A meeting of minds

Huddled in the kitchen of their West End flat, Susanne Mitschke and Patrick Renner eat cheap noodles and discuss the next steps for their new venture – an app to help empower people living with dementia. It is 2015, the pair have not long graduated and are preparing to launch their new product, MindMate. It’s a huge task, but one they’re prepared to tackle head on.

MindMate is the brainchild of our 2017 Young Alumnus of the Year winners, Susanne Mitschke and Patrick Renner, graduates from the Adam Smith Business School.

‌Our Young Alumnus of the Year joint winners, Susanne and Patrick are the co-founders of MindMate

MindMate is the brainchild of our 2017 Young Alumnus of the Year winners, Susanne Mitschke and Patrick Renner, graduates from the Adam Smith Business School.

After avoiding the temptations of the graduate “milk round” and lucrative job offers, the duo instead opted for the road less travelled.

“What I really love about being an entrepreneur is that you have flexibility. You can push hard to realise your own goals,” says Patrick. That they have. What started as an idea among three students became a chart-topping app, clinching the number one spot in the Apple health app chart in 17 countries. MindMate has over 350,000 users.

A cross between a guardian angel, a personal assistant and a personal trainer, MindMate is tailored to those over 65. It trains the body and brain to keep them healthy. Photo albums, to-do lists, quizzes, exercises and healthy recipes are some of the features.

What makes MindMate special is that it is much more than a lifestyle app for the over 65s. It has the potential to make a huge difference in the care, prevention and diagnosis of diseases that cause cognitive decline.

A meeting of minds

Dementia is a worldwide health issue affecting around 47 million people, and this number is expected to triple by 2050. There is no cure, yet.

Susanne, Patrick (both MSc 2015) and fellow co-founder Roger Arellano (a University of Strathclyde graduate) have all seen the brutal reality of cognitive decline at first hand. Roger was a carer for his grandfather for seven years. Patrick and Susanne have both volunteered in care homes.
 
“It was a shock to see how people could spend their whole day in front of the television without any meaningful activity or interaction,” explains Patrick, who spent a year volunteering in a care home as part of his civil service in Germany. “That was the inspiration for me when I met Roger and Susanne. We could build something that could make a difference.”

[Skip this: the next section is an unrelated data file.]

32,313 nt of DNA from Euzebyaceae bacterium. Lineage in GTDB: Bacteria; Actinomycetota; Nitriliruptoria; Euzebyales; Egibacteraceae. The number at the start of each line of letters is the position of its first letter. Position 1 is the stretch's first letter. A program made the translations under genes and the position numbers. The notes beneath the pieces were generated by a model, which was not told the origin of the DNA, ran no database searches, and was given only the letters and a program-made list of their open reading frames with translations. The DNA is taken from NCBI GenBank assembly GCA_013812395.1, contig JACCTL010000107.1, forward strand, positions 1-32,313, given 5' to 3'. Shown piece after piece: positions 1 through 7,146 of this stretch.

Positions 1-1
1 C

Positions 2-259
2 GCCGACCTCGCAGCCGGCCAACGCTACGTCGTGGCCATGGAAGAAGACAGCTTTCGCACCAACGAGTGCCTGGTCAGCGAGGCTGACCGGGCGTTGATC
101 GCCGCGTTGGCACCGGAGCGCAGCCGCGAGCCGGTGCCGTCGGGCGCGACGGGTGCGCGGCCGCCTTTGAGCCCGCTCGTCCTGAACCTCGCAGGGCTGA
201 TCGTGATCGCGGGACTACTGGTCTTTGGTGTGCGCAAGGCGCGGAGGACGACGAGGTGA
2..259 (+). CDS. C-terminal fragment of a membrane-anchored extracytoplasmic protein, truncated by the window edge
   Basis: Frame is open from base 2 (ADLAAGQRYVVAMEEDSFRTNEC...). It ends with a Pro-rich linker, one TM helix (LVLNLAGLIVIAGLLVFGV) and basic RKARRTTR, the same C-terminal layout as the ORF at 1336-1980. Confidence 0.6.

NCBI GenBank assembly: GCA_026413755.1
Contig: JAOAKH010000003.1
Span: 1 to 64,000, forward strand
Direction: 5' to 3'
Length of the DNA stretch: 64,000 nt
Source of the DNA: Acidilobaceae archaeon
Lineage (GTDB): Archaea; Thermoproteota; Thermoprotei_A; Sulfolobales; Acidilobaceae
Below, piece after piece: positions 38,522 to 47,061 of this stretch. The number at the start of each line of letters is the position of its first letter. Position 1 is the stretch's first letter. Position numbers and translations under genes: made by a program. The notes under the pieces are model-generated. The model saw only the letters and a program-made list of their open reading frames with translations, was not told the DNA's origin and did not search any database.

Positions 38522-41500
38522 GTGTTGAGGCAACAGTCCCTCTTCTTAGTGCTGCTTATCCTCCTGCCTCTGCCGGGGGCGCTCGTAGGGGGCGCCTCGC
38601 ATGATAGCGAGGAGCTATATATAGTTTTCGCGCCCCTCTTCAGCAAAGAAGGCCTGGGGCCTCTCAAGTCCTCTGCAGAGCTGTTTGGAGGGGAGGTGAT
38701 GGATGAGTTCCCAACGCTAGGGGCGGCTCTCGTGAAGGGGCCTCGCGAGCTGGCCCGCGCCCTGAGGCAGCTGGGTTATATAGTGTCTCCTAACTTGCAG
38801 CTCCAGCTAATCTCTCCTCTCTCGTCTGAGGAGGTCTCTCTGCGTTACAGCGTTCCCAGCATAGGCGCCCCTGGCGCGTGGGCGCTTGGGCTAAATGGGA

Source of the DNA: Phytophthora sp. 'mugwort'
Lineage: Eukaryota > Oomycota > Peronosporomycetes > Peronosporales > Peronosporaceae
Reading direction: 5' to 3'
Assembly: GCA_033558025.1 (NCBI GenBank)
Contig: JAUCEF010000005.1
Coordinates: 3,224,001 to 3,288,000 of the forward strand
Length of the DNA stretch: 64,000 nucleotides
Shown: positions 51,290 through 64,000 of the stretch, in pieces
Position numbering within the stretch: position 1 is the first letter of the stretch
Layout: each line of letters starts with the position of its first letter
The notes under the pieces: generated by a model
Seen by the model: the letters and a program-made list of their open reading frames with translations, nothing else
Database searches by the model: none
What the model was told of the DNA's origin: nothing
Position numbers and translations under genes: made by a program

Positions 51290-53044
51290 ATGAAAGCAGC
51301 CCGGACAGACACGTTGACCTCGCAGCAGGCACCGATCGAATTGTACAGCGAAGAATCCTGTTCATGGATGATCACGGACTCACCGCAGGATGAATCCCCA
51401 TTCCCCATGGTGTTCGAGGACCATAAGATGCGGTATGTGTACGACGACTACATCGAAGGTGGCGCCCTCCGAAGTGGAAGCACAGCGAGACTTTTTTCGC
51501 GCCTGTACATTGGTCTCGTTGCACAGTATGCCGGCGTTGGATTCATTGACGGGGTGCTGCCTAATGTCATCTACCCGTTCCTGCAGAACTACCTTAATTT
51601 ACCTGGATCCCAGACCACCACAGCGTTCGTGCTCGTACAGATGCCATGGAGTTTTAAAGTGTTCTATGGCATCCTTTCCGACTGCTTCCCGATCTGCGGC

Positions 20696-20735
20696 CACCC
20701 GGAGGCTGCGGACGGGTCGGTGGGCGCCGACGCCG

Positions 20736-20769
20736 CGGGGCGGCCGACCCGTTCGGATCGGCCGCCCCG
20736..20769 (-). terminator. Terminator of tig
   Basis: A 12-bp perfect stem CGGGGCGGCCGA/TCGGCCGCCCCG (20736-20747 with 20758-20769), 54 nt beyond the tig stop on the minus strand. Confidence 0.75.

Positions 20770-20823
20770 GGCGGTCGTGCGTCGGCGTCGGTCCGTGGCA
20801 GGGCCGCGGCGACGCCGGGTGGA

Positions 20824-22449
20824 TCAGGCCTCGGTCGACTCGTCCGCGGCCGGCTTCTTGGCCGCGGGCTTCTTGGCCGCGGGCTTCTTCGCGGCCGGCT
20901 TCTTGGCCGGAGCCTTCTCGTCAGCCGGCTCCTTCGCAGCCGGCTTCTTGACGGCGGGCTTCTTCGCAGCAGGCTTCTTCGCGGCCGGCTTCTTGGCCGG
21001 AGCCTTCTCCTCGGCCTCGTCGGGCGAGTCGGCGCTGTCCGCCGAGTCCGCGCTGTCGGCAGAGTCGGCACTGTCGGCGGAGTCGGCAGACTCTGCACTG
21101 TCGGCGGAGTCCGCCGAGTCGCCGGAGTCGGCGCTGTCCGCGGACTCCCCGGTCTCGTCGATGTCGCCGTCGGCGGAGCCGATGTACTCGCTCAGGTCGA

They had an idea, but needed the cash and space to turn it into something tangible. “We were lucky enough to be selected for the Santander summer programme at the University,” says Patrick. “This helped us to bring the initial team together, spend the summer together, get a little bit of money to build a prototype. It helped us to take our first steps with MindMate as a product.”

Careful collaborations

Aware of their limited medical knowledge and the complexities of dementia, the team looked to industry experts for advice. They contacted Dr Terry Quinn from the University’s Institute of Cardiovascular & Medical Sciences. He shared the latest science and best practice in dementia care, and helped the team to translate this to the app.

“From my first meeting with them I was struck by their passion and enthusiasm,” says Dr Quinn. “What sets MindMate apart from other apps is the time and effort that the team have spent working with people affected by dementia. Many healthcare apps are produced by commercial companies who make limited attempts to engage with clinicians or patients and carers.”

MindMate’s medical board includes representatives from the Universities of Stanford, Cambridge, Cornell and Glasgow. They’ve also grown their tech capabilities through opportunities such as the Techstars accelerator programme in New York.

The team’s hard work is paying off, but there’s still a long way to go. They continue to work with Dr Quinn to test the functionality of the app and develop new features. They have a grant from Scottish Enterprise to help build their backend technology. Sales and business strategy is getting attention thanks to a seed-funding investor in California.

“What’s next for MindMate is to find more research partners – universities, clinical researchers, pharmaceutical companies – and to work with them to match our users to their clinical trials,” explains Susanne. “This will help to bring us closer to a cure for dementia.”

With challenging times ahead, one thing is clear – Susanne and Patrick have the passion and entrepreneurial spirit needed to drive their product forward.

“I have always wanted to change the world. This is why I am doing what I’m doing,” says Susanne. “I hope with MindMate we can have an impact on as many people as possible.”

"To receive the Young Alumnus of the Year award makes us very proud. It shows that the University really cares about entrepreneurship and that it can make a real difference.” PATRICK RENNER, CO-FOUNDER OF MINDMATE

This article was first published in December 2017.